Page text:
Windows Install

“Dry-In” means that the building shell has been completed sufficiently to keep out wind, rain, or the weather in general, thus assuring that weather-sensitive materials or work can begin indoors without those materials suffering weather damage by rain, wind, snow, etc.

With the windows installation complete as of mid February we are very close to having the cabin dried-in. Their were two phases to the windows install.

Roof line Hopper Vent Windows
Between where the rafters sit on the plate beam there is an approximately 10″ high by 32″ wide opening. We found these 8″ x 24″ hopper vent windows (sourced through Home Depot and Amazon) that are intended to be installed in glass block walls that fit the space perfectly. The windows are frosted allowing in a small amount of diffused ambient light. They’re also operable and screened which is a nice addition.

We installed a total of 12 hopper vent windows (6 along the high side of the roof and 6 along the low side). Now if we open the vents on the high side and low side we can get a convection current along the underside of the ceiling. Realistically, I don’t know how often that will happen as once the scaffolding is removing accessing some of the windows will be difficult.

Hopper Vent Window

These windows didn’t have nailing fins. I think typically without nailing fins windows are attached by screwing fasteners through the frame into the studs and plate boards. I was concerned about distorting the shape of the window and thus affecting the quality of the seal.

Instead I installed exterior window trim and sandwiched the window between the trim and some strips of quarter round moulding on the interior. Then to seal around the window I applied cob. Once the cob dried the window seemed very well secured. I overdid the cob on a few windows and had to remove some to get the windows to open fully.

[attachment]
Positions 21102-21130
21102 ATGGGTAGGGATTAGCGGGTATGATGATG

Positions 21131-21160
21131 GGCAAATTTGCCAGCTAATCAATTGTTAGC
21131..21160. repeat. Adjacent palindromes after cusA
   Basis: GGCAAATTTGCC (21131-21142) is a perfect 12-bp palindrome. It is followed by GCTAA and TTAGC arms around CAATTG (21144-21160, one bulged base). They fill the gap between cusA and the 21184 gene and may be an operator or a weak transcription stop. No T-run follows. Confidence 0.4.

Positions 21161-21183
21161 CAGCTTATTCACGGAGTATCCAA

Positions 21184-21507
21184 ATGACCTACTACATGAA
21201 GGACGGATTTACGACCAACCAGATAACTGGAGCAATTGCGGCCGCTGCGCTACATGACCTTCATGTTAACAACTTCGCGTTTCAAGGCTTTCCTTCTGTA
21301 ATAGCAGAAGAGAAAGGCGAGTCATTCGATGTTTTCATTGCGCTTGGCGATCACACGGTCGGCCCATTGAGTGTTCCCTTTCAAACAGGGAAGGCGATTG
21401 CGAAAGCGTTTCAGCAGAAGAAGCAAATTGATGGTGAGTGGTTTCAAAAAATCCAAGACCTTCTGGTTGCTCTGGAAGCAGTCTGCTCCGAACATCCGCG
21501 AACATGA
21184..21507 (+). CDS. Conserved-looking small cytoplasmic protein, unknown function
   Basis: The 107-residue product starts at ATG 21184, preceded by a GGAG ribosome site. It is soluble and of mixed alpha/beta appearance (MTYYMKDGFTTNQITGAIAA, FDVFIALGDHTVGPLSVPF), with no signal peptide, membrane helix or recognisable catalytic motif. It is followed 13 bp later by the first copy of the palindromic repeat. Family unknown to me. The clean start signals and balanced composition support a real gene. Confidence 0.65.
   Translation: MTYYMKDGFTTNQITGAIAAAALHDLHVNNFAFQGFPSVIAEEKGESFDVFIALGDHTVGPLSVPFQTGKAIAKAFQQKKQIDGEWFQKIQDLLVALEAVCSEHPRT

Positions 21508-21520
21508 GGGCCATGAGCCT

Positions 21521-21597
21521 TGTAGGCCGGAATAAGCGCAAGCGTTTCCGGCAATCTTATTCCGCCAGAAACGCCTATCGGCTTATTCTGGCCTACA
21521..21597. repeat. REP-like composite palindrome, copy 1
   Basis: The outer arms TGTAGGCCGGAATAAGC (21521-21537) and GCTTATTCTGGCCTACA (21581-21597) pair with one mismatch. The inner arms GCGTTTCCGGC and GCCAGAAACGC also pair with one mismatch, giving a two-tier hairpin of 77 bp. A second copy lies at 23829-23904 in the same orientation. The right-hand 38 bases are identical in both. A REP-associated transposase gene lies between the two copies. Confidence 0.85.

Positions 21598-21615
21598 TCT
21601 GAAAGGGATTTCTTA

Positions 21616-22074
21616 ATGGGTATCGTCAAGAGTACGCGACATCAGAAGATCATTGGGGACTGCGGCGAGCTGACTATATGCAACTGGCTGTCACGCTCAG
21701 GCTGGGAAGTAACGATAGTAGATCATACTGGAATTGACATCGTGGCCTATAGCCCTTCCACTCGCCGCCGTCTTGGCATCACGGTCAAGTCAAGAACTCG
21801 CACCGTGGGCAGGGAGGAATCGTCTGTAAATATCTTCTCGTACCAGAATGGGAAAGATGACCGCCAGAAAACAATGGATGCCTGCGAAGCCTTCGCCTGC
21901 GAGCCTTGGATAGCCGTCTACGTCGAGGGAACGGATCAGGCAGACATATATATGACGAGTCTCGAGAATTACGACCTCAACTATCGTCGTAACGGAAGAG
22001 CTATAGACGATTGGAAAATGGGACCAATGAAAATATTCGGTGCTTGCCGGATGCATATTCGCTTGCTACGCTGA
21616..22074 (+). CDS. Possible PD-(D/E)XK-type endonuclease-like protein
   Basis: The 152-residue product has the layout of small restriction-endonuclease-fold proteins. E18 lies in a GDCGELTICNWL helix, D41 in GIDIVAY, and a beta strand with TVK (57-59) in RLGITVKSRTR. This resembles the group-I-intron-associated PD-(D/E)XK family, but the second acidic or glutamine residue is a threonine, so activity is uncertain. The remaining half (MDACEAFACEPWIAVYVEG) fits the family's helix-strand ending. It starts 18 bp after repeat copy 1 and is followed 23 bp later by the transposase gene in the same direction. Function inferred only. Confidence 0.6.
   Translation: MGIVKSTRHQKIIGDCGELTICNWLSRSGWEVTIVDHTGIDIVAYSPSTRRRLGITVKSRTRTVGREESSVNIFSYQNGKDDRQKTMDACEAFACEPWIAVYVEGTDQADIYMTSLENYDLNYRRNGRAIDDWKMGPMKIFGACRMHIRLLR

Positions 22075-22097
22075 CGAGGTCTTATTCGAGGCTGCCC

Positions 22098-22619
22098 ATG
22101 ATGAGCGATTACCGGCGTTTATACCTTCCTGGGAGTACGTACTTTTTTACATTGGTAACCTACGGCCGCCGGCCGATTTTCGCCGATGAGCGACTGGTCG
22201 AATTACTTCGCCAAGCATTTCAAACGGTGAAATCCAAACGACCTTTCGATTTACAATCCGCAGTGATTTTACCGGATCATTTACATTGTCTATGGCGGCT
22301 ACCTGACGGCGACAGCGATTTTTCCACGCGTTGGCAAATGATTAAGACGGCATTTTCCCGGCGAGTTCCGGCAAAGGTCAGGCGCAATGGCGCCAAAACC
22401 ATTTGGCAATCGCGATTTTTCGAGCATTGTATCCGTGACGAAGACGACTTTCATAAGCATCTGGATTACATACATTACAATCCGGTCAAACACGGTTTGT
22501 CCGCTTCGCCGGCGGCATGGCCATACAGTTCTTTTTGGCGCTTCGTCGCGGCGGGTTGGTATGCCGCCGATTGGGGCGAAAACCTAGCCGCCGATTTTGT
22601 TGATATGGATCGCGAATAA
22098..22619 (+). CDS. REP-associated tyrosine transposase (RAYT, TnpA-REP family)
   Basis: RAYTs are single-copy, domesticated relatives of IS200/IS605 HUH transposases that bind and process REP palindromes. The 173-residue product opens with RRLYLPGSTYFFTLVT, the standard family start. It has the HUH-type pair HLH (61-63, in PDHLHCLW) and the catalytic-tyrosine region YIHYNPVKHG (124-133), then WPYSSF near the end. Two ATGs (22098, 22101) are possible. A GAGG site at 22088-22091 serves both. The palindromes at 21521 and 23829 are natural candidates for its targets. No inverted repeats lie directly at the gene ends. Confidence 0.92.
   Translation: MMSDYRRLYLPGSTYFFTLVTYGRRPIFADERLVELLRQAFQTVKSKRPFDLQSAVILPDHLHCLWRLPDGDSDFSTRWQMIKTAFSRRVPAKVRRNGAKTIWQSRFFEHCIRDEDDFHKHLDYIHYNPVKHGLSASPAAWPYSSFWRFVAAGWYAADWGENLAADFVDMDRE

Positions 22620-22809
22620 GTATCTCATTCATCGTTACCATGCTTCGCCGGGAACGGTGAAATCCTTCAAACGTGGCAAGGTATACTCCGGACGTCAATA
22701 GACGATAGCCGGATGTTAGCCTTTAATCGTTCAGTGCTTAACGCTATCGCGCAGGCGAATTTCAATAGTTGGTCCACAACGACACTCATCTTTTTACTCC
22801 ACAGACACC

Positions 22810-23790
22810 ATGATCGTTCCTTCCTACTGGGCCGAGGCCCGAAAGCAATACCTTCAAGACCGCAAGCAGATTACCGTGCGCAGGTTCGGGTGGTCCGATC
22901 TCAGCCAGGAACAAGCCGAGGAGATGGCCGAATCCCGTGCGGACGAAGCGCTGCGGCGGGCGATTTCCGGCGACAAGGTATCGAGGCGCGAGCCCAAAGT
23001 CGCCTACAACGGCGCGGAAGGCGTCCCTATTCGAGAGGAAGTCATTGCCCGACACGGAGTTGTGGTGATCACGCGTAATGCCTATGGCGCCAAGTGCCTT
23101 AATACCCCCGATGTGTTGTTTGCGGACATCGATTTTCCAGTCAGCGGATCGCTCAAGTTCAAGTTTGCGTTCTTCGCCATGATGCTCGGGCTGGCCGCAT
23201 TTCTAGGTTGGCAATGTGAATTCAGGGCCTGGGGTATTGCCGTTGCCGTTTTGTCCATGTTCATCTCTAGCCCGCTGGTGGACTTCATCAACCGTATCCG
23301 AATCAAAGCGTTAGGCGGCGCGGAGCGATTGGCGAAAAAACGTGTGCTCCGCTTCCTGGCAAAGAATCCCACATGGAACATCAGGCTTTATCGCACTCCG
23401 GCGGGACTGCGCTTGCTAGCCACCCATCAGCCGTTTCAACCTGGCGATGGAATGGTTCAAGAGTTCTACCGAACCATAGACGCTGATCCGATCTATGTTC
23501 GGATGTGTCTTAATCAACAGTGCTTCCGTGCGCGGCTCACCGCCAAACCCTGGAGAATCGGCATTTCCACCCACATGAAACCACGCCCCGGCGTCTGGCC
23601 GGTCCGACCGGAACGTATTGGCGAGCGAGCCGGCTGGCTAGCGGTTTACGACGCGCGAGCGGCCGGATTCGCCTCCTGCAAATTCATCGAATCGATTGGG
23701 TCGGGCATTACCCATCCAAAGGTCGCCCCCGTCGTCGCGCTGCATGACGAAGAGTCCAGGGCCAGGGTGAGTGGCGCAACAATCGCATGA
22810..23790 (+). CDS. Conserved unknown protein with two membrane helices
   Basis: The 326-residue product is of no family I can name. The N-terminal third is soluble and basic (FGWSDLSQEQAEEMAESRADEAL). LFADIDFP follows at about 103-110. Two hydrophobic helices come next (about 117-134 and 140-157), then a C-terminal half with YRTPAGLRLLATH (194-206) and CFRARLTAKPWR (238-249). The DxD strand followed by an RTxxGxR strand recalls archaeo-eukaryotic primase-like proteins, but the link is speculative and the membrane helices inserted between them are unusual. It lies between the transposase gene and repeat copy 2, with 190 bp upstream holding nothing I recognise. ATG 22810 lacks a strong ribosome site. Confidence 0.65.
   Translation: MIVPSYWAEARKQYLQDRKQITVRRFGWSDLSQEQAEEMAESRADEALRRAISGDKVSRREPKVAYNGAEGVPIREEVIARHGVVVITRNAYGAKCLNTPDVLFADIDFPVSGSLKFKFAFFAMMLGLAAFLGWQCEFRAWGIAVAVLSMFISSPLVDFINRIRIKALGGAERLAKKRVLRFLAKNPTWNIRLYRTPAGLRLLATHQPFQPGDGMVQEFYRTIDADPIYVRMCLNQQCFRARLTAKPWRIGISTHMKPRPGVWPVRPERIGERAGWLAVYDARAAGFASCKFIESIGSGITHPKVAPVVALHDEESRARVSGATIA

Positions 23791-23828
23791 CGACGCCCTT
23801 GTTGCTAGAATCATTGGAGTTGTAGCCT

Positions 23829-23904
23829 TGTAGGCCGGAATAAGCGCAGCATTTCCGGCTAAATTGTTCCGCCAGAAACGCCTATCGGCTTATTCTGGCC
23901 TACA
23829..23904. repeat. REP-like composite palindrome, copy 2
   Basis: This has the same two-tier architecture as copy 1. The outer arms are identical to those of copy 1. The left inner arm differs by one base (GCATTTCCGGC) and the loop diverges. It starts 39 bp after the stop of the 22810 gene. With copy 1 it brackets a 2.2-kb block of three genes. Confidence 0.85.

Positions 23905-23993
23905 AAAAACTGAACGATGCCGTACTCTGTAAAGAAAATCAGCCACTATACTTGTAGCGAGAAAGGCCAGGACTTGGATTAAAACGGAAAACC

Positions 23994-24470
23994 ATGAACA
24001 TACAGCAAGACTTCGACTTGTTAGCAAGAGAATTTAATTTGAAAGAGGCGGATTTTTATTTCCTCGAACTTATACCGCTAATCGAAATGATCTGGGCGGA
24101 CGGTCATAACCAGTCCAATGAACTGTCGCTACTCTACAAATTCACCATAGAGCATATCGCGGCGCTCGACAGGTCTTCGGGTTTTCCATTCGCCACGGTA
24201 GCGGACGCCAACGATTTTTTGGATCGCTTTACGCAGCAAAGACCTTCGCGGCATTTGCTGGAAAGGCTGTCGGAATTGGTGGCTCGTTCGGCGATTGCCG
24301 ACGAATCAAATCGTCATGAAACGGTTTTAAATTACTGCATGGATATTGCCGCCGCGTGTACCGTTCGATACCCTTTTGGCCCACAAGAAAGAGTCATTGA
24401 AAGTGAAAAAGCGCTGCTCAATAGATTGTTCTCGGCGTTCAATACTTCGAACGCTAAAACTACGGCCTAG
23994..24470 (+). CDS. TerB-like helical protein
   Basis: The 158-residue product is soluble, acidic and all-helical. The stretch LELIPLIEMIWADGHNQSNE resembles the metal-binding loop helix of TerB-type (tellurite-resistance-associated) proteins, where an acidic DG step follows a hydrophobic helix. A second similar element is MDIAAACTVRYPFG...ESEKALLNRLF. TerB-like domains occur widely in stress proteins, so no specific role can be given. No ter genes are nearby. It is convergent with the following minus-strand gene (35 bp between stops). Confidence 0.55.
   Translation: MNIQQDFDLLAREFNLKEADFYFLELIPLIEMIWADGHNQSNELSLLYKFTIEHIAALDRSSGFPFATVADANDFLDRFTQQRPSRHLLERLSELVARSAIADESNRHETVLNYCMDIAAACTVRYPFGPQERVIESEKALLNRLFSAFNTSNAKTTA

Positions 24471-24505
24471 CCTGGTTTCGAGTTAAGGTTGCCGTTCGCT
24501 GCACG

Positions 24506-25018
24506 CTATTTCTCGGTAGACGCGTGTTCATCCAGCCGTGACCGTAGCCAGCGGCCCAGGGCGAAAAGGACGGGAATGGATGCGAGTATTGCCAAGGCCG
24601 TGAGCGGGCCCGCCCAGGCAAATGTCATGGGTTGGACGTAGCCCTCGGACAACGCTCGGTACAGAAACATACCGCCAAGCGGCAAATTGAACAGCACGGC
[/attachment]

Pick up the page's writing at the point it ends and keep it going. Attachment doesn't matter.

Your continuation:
Casement, Awning and Picture Windows
I ordered Pella windows through Lowes for the rest of the cabin windows. After much dithering I

Floor plan and Windows Layout

settled on a double-paned fiberglass variety. This was a middle of the road quality/cost option. Nicer and more durable the vinyl and less expensive than wood. The fiberglass also had good thermal properties. I got quotes from Andersen and NT windows as well for similar designs and cost wise they were all about the same. Pella offered a lifetime warranty where Andersen’s was for 20 years. The Pella windows were on sale and Lowes gave me an additional discount on top of that. It did take two months to receive the windows after they were ordered.

The install was quick and easy with some familial assistance. I did apply flashing tape along the sill plate even though I don’t know how useful that is as the cabin exterior doesn’t have a waterproof membrane. The rough openings were all square and sized appropriately (~ 1/2″ larger than the window). There was some confusion on how to install the crank hardware but we got that worked out.

Check out the recap video below

And here are some stills with more details:

Installing window trim

Installing windows on the south side of the cabin. This is February 7th. Note were the sun strikes the wall.

Installing double awning window in the office

Applying tape to window sill

Removing packing from living room window

Taking off screens

More tape

Positioning window in rough opening

Giving the window a little polish

Checking windows open correctly 
Finishing up with the loft windows